NEW YORK (GenomeWeb News) – A set of genes thought to be essential to embryonic development in animals is absent from the genomes of some cartilaginous fish, a new study suggests.
In a brief report in Science today, researchers from the Mount Desert Island Biological Laboratory and the University of Cambridge reported that, unlike other jawed vertebrates characterized so far, the dogfish shark, Scyliorhinus canicula, and the little skate, Leucoraja erinacea, do not express representatives from all four Hox gene clusters during development.
Moreover, while genes from three of the four clusters were present in the genome of the little skate, genes from one cluster, called HoxC, were missing. On the other hand, consistent with past work, the team found that the genome of the elephant shark, Callorhinchus milii, contains genes from each of the four Hox clusters.
Based on their analyses, investigators believe a subset of the Hox genes has been selectively lost from the genomes of cartilaginous fish in a sub-group known as the elasmobranchs, but not in other cartilaginous fish such as the holocephali group, which contains the elephant shark. If so, they say, it's possible that some Hox genes are more dispensable than long believed.
"If elasmobranchs do not need HoxC genes to develop properly, we must consider the possibility that there is more flexibility in the role of the various Hox clusters than we previously thought," MDIBL researcher Benjamin King, the study's first author, said in a statement.
Past studies in animals ranging from fruit flies to mammals have underscored the importance of the transcription factor-coding Hox genes in patterning and body plan organization during embryonic development. The genomes of jawed vertebrates, for example, typically house at least one gene from each of four Hox gene clusters: HoxA, HoxB, HoxC, and HoxD. But King and his colleagues now believe that is not always the case.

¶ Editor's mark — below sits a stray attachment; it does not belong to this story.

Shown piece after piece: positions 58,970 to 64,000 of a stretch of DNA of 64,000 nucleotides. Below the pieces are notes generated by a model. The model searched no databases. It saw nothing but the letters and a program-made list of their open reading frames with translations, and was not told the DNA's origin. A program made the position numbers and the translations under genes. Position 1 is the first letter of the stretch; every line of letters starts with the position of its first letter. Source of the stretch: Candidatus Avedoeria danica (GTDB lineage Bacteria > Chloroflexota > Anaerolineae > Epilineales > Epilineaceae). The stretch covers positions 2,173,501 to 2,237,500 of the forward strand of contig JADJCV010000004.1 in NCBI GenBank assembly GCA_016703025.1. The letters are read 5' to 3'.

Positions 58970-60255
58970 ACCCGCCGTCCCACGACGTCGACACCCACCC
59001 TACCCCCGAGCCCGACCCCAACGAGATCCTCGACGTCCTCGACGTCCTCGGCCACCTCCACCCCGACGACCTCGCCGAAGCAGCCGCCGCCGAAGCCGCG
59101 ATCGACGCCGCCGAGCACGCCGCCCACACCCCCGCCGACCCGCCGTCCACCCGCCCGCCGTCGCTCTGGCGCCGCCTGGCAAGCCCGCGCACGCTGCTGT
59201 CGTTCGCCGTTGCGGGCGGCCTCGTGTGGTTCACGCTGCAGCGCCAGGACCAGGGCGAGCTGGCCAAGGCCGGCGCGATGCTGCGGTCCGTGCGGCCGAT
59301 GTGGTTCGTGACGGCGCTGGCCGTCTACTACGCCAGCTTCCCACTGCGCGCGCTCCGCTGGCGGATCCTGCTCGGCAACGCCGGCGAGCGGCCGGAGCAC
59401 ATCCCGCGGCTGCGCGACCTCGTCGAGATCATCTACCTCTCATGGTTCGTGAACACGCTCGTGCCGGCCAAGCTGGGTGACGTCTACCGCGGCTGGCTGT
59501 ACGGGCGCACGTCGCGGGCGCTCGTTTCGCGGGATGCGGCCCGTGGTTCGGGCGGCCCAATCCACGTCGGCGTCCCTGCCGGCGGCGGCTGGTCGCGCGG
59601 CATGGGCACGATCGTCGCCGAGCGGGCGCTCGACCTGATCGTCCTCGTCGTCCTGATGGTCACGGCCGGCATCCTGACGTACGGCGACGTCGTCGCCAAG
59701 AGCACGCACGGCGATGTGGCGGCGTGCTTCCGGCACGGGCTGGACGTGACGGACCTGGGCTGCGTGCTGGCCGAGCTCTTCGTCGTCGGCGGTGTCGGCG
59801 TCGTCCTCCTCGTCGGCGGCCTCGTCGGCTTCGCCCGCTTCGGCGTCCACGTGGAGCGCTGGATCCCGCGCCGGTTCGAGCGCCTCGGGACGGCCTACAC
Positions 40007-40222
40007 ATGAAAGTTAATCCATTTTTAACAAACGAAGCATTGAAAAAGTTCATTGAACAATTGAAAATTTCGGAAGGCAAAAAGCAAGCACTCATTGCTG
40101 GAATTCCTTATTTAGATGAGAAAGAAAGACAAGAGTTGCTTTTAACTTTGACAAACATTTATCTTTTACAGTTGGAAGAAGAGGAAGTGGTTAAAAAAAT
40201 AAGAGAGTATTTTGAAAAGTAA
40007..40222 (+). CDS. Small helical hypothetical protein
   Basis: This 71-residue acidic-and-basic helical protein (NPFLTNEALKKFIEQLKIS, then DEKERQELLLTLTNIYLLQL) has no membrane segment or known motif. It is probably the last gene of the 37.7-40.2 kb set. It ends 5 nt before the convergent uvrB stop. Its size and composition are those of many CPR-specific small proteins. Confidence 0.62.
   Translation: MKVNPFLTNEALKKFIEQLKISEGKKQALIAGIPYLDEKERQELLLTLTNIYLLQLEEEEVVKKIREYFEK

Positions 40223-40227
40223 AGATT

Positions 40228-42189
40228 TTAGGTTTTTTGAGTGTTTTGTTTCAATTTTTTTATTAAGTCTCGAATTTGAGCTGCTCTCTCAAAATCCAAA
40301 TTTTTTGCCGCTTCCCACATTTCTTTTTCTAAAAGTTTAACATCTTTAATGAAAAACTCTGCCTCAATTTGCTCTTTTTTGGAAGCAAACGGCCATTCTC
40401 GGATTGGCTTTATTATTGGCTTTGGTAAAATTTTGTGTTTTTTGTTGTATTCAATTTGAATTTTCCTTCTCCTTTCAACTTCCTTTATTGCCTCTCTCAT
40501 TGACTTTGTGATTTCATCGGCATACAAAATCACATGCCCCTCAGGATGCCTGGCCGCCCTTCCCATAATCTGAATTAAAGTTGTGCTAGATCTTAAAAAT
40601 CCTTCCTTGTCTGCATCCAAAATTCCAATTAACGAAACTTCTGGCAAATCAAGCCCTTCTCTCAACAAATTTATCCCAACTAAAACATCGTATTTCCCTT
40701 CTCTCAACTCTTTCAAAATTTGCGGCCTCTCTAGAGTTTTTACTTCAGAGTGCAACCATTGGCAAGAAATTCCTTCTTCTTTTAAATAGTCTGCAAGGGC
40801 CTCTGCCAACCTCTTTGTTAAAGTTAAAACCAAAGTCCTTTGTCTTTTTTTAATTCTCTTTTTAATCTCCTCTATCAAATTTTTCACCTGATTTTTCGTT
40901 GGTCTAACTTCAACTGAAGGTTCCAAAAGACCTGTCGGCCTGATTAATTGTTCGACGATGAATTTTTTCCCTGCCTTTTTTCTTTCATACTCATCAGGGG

For their comparisons, the team used sequencing-based gene expression data for two elasmobranchs, the dogfish shark and the little skate, and one holocephalan, the elephant shark. They also assessed whole-genome sequence data for little skate, which was sequenced to an average of around 26 times coverage by King and other members of a group known as the North East Cyberinfrastructure Consortium from Maine, New Hampshire, Vermont, Rhode Island, and Delaware.
While gene expression data indicated that the elephant shark expresses 45 Hox genes during development — including genes from all four Hox clusters — neither the dogfish shark nor the little skate expressed HoxC genes, the researchers found. Instead, these elasmobranchs expressed 34 Hox genes during development, all from the HoxA, HoxB, and HoxD clusters.
Moreover, analyses of the little skate genome hint that the lack of HoxC expression during development is a consequence of genomic deletion in the elasmobranchs rather than transcriptional silencing. In contrast to the elephant shark genome, which contains 11 HoxC genes, as well as microRNA sequences within the HoxC region, the researchers did not find any of the HoxC genes or neighboring miRNAs in the little skate genome.
"Our data suggest that the lack of HoxC gene expression during L. erinacea and S. canicula development is attributable to a genomic deletion of the entire HoxC cluster in these taxa," they wrote. "The most likely scenario is that the entire HoxC cluster was lost in a single genomic reduction event after the divergence of holocephalans and elasmobranchs but before the divergence of batoids [skates and rays] and sharks."